As part of our ongoing remodeling project of a rather cool 1978 contemporary house, the latest improvement has been a new exterior railings. Ideally this would have been one of the last things I would have chosen to work on, because they just aren’t all that interesting. I would much rather work on the fun stuff. A new bathroom, a new master suite, new carpet for basement, blah bla blah. And the list goes on . . . of what I would like to do. But as many of you know, we don’t always get to do the fun stuff, rather getting de-railed with the have-to-do things.
Here starts the contemporary railing saga.
Notice the ugly pipe railings on each deck and one across the slider in the middle. Like those cantilever decks? They had some of the first Trex decking on them too. This is a very cool house. It is well-designed… by an architect. Unfortunately, he wasn’t big on aesthetics. No poop brown thank you very much, and those railings are not what one would call cool retro. Gone-ski!
After installing a new metal roof but before the snow fence accessories were installed on the roof we had a
big, no huge snowstorm.
All of a sudden the house began to shake, at 2:30 in the morning… it was the snow sliding off the roof. For fun, it decided to pull one of the railings off with it. We later found out it cracked some of those beams holding the cantilevered deck too. The fun of homeownership!
Fast forward to present day, all new Pella sliding glass doors, new Hardie Plank fiber cement siding (a dream material) and new decks. Yep, Trex is gone – too darned hot on the bare feet and plasticy, it has been replaced with Ipe hardwood decking. FYI: The Ipe is worth every penny, just as perfect as the day it went down three years ago and gorgeous. No splinters, no cracking, no warping, no bugs and a nice patina. Nasty brown has been replaced with nice soothing grays. Now . . .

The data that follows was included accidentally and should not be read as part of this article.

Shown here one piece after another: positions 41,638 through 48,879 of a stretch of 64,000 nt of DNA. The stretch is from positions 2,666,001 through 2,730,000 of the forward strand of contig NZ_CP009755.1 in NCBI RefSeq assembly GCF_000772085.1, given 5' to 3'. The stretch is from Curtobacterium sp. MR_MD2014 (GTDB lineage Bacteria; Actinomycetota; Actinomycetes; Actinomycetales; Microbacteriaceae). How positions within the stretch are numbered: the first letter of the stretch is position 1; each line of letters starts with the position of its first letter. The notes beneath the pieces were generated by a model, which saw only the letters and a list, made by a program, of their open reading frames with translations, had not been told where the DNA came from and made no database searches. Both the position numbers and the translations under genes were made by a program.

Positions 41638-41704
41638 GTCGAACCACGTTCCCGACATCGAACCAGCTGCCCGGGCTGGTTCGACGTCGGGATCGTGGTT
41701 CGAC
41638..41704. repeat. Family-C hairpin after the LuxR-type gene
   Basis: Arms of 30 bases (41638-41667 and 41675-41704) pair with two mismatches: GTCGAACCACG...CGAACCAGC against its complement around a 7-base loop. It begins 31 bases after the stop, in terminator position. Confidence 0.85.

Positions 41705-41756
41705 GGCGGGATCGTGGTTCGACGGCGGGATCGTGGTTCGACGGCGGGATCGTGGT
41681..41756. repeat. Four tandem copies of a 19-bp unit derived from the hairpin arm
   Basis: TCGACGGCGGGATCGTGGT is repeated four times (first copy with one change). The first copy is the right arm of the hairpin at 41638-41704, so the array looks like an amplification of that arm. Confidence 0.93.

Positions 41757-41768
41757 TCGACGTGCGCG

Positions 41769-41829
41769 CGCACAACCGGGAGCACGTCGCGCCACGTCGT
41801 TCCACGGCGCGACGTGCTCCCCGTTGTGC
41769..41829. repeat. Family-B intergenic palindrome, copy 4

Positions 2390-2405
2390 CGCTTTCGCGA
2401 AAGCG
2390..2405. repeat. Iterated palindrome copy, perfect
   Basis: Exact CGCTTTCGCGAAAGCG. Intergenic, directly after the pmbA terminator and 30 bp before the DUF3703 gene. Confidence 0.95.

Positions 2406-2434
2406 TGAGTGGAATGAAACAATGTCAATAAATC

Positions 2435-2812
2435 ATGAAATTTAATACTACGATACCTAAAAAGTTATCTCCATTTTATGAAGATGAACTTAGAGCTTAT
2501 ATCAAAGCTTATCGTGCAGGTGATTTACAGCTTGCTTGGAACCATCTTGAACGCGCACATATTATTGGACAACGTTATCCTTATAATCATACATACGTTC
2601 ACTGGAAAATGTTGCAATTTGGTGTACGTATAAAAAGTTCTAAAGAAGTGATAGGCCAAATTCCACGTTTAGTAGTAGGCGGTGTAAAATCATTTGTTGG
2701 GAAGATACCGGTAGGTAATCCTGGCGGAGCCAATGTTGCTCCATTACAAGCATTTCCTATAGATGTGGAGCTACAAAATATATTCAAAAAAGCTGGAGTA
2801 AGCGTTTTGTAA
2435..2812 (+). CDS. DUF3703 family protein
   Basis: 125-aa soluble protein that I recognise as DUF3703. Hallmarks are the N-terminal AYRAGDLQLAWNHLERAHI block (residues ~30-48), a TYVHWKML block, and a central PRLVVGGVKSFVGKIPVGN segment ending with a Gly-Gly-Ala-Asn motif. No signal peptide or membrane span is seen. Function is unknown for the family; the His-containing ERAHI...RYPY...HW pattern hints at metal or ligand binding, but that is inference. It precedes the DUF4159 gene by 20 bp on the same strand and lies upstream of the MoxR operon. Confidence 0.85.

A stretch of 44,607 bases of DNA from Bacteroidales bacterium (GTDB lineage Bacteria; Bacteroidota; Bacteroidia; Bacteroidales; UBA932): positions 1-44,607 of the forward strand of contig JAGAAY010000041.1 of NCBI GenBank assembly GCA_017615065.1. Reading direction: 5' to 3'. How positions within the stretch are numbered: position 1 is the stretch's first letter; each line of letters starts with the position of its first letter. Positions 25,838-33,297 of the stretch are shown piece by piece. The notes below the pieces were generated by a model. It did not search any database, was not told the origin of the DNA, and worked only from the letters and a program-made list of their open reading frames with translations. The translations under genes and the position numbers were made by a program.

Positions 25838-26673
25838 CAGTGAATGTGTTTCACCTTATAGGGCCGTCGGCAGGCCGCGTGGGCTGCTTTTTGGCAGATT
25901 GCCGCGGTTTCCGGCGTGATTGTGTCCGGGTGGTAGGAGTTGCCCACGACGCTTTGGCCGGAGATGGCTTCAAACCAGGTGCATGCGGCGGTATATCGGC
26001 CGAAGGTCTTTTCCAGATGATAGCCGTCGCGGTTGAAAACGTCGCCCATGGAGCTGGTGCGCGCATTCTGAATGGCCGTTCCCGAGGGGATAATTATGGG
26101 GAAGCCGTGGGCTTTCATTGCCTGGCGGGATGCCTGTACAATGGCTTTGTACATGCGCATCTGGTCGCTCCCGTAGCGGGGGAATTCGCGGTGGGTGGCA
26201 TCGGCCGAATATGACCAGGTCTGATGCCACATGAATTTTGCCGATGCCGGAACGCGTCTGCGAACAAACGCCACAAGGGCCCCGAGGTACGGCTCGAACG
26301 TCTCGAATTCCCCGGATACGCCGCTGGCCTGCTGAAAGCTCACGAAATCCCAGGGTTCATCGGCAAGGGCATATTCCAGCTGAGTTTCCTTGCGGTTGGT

Time for new railings!
In order to maximize space on these small decks we wanted side mounted rather than deck mounted posts which would have eaten up space. We waited to put this fascia piece on the decks until we knew what the railing posts would be and their required spacing. Yes, every inch of this was designed – no seat of the pants installation. As a designer this is what people pay me to do, think everything through first – then make it look good.
Our decks required a spacer between the deck and fascia because the Ipe decking sits on an enclosed box: metal sides and underneath with an EPDM rubber covered top to move water from under the Ipe decking. The design is as much about aesthetics as it is engineered to shed water.
No, there will never be a deck in front of this slider, it would blow the whole view to below, but we like a big wall of windows. Visibility is key. However, it has to provide safety. So, yes, a railing is required. At the very last minute it occurred to me why have the railing running the entire width when only the center section opens. No reason other than it is what people normally do. “Just because” is never a reason in my book, so I revised the drawings with big “X’s” on the two sides.
A huge improvement from the first picture huh?
Afterthoughts :: Notes on Railing Code
Part of what took so long was deciding what railing to use. Our first choice was Cable Rail because it took up so little space visually. But as small as they are they are not inexpensive and all those little parts plus stringing all those lines add up in labor costs. I also thought I liked horizontal rather than vertical lines. But again this costs more because of how the metal railings are fashioned.
Like I said in the beginning, railings just aren’t that interesting and on this contemporary home they shouldn’t be. The railing is there because it has to be. It is not a design statement or focal point, therefore our railing needed to be visually unimportant (and meet code requirements). So as unimportant as these are, they look good and feel good from the inside. Check the box, another item finished. The whole terrace is yet another thing.